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Over the past several years, the costs of new construction and the environmental movement have been key drivers in the redevelopment of downtown Main Streets and their equivalents all across America. These projects can be attractive and ultimately beneficial to develop and complete.

Acquisition of the property and building can be as low as free but, depending on the market, it is not uncommon to see costs for environmentally challenged buildings to be as low as $10 per square foot. Even, if remediation and demolition costs are twice that, as they sometimes have been, getting “shell space” at or below $25 per square is extremely compelling. Add the potential for EPA brownfield loans, grants and historic tax credits and the math becomes even more exciting. 

Redevelopments also have environmental benefits. Naturally, eliminating downtown areas of hazards such as asbestos in abandoned buildings is good. But reusing the existing infrastructure of the building can save thousands of tons of carbon emissions just by avoiding the manufacturing/recycling of the infrastructure that exists. There is also the impact of revitalizing downtowns, requiring far less commuter transportation, which offers tremendous ongoing environmental benefits. 

Hiring the Right Partners

Saving money by hiring the cheapest environmental investigator can be a bad move that results in huge surprises for the building owner and finance team. Often, these surprises can jeopardize the entire project with seven-figure change-orders because not enough due diligence was done on the team doing the environmental assessment of a property before it was acquired. Although there are times when engaging the lowest bid makes good business sense, a cheap environmental assessment can be the most expensive thousand bucks ever saved. 

The solution to managing environmental assessments can be two-fold. One option is to check references of these firms. Ask for and call their last five clients. Then specifically ask those former clients if there were surprises that went undiscovered in the assessment phase. Usually a pattern emerges.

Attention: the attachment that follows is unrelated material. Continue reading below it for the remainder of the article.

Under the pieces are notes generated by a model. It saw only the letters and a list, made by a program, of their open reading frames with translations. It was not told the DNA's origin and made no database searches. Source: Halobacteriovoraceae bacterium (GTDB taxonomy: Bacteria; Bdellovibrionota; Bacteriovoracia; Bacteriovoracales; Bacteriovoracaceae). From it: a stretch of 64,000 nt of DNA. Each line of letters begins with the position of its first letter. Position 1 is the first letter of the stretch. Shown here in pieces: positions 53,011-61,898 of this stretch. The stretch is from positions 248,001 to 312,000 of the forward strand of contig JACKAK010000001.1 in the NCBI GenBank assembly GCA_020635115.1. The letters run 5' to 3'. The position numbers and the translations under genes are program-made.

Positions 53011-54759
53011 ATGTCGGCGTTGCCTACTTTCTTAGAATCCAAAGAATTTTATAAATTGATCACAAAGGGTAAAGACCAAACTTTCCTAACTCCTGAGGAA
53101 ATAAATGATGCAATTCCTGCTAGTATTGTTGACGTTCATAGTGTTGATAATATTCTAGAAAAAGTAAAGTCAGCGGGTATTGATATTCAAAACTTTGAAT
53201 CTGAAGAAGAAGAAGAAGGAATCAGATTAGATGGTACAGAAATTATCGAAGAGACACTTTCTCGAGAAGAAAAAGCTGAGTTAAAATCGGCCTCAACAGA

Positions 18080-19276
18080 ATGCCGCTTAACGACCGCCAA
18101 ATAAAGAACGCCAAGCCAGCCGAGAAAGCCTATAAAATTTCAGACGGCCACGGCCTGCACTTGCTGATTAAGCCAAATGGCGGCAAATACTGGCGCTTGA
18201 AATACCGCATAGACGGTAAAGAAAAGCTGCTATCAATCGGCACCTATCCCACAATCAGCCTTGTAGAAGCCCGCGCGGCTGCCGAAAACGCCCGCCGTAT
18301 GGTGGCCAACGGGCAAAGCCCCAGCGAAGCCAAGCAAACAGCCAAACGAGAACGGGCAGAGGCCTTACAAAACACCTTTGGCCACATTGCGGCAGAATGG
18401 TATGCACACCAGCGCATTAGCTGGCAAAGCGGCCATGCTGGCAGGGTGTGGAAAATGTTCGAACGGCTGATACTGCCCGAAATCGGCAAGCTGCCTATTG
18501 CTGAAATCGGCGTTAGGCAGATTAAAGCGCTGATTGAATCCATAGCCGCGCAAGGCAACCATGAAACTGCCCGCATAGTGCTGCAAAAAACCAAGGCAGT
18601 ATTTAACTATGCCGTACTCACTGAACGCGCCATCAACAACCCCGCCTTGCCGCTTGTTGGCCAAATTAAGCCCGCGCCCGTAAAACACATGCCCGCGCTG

The second, and really powerful option is to get the remediation contractor to accept the risk for all environmental challenges within the building. Depending on the scope of the project and the risk involved this might be an expensive solution but that should serve as an excellent barometer for the risk that may exist but no one is talking about. However, should a reputable environmental contractor accept the risk, then the team sleeps well at night knowing the risk has sufficiently been transferred. No change-orders to worry about and capped environmental exposure can be, and has been many times, the difference-maker in getting a project to move forward. 

Once the environmental risks have been identified, consider having the abatement team also perform the interior demolition. When scraping ceilings, removing floor tile, pipe insulation or even dealing with lead-based paint, it can be much faster to have the abatement team knock down all the interior walls before active remediation begins. If surprises are found, it is usually at the stage when carpet is removed or when walls and ceiling tiles are dropped. 

However these challenges are dealt with, please remember the fundamentals when dealing with such firms. In the past, barriers to entry were very high for environmental assessment and remediation firms. State laws required excellent insurance and financials, leaving only very solid firms to choose from. Some states are not as tough on environmental insurance as they once were, leaving the contractors and owners with the need to do excellent due diligence. Bid bonds, performance bonds, a thorough review of insurance, very clearly defined and agreed upon scopes of work are important for any subcontractor. 

Managing the Variables

With the environmental risks identified and priced, another key component to successful redevelopments involving environmental challenges is a third-party clearance. Ten years after the project and when a neighbor uncovers a respiratory issue, the best insurance every team member can have is solid documentation from a third-party consultant who monitored the job, agreed it was done properly absent “open emissions” and has the documentation to prove it. 

Naturally, there can be a ton of variables to manage in these projects, but if those identified herein are properly managed, the chances for success in the redevelopment of Main Street greatly improve. And, revitalizing Main Street America is good for us all, both economically and environmentally. 

Joe Carter is the CEO of Snyder Environmental in North Little Rock, Ark. He can be contacted at jcarter@snyderenvironmental.com.

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